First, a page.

Research into the hereditary disease did not take off until 1991 with the founding of the HHT Foundation. Renamed Cure HHT in 2014, the organization works in tandem with 25 HHT Centers for Excellence around the country.
“Cure HHT revolutionized research, awareness, patient advocacy and a standardized approach to treatment and diagnosis,” Decker said.
As the parent of three children affected by the disease, Scruggs is a vocal advocate for raising awareness about HHT.
“We’re raising HHT awareness because even the kids’ doctors don’t know about it. It makes you wonder how many times they’ve looked into our noses and we’ve had these telangiectasia and don’t say anything about the red dots.”
“A lot of physicians are not aware of the disease or poised to make the diagnosis,” agreed Decker. “It’s nuanced and difficult to recognize.”
“I’m gathering information packets from Cure HHT to hand out to different providers,” Scruggs said. “Do you know how frustrating it is to (explain HHT) over and over again when you go for an appointment?”
So far she has shared HHT literature with local hospital emergency departments and the nurses at her children’s schools.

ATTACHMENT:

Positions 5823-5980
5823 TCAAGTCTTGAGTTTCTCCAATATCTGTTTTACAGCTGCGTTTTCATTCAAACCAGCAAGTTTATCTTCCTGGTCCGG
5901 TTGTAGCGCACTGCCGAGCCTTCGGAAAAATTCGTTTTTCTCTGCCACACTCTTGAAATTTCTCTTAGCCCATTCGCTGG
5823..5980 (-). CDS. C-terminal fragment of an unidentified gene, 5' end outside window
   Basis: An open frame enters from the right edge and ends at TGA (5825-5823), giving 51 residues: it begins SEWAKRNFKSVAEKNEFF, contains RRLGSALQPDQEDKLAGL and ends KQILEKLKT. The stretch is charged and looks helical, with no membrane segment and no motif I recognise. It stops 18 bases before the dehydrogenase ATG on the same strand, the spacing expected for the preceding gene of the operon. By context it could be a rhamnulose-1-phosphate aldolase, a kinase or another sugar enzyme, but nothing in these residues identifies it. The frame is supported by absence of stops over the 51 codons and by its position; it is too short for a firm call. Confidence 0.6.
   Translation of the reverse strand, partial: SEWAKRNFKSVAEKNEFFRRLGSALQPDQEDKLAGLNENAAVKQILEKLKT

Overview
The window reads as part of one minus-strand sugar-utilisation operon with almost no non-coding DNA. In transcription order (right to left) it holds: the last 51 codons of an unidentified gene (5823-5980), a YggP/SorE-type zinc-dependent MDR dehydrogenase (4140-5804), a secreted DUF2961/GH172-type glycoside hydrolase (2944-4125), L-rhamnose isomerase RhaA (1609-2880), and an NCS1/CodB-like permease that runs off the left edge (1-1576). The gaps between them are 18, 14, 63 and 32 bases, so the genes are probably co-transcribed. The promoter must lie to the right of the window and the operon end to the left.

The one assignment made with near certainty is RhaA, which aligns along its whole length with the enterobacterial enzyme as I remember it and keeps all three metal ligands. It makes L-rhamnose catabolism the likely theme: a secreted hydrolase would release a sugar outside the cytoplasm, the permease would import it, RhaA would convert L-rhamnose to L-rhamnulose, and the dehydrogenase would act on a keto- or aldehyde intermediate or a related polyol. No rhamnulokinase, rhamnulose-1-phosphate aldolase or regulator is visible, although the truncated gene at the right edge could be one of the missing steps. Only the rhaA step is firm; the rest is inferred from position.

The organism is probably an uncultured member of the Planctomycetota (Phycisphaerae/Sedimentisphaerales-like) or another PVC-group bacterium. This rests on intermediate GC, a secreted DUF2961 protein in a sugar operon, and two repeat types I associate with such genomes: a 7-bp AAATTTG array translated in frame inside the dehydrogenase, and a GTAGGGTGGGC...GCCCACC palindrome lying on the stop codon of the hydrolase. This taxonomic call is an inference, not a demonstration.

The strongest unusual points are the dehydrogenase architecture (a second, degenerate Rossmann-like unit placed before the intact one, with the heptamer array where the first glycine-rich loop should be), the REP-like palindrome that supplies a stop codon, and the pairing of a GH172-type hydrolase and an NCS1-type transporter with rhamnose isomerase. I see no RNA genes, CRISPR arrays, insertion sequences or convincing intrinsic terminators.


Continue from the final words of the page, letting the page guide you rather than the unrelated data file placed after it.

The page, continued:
The entire family is also active with Cure HHT as well.
In order to support Worldwide HHT Awareness Day, which was June 23, the family ordered special shirts from the Cure HHT Foundation.
Scruggs’ and Young’s daughters also painted rocks with the foundation’s red and blue colors and logo, distributing them and posting photos of them on the Kenosha Rocks Facebook page.
“We do fundraisers (for Cure HHT),” Scruggs said. “I did one on Facebook during June (HHT Awareness Month) because the money goes directly to research and conferences throughout the year.”
“Currently there is a lot of research going on,” Decker said. “Hopefully we’ll be able to offer a new drug trial next fall.”
“There is no cure, but we can manage symptoms and prevent some of its devastating consequences,” he said.
“HHT is a tricky disorder to diagnose because people don’t all present in the same way. The severity of the nosebleeds can range from once or twice a month to multiple times a day, causing low iron and the need for blood transfusions.” Dr. Jake Decker, director of the Milwaukee HHT Center for Excellence
“HHT is a tricky disorder to diagnose because people don’t all present in the same way. The severity of the nosebleeds can range from once or twice a month to multiple times a day, causing low iron and the need for blood transfusions.”
Dr. Jake Decker, director of the Milwaukee HHT Center for Excellence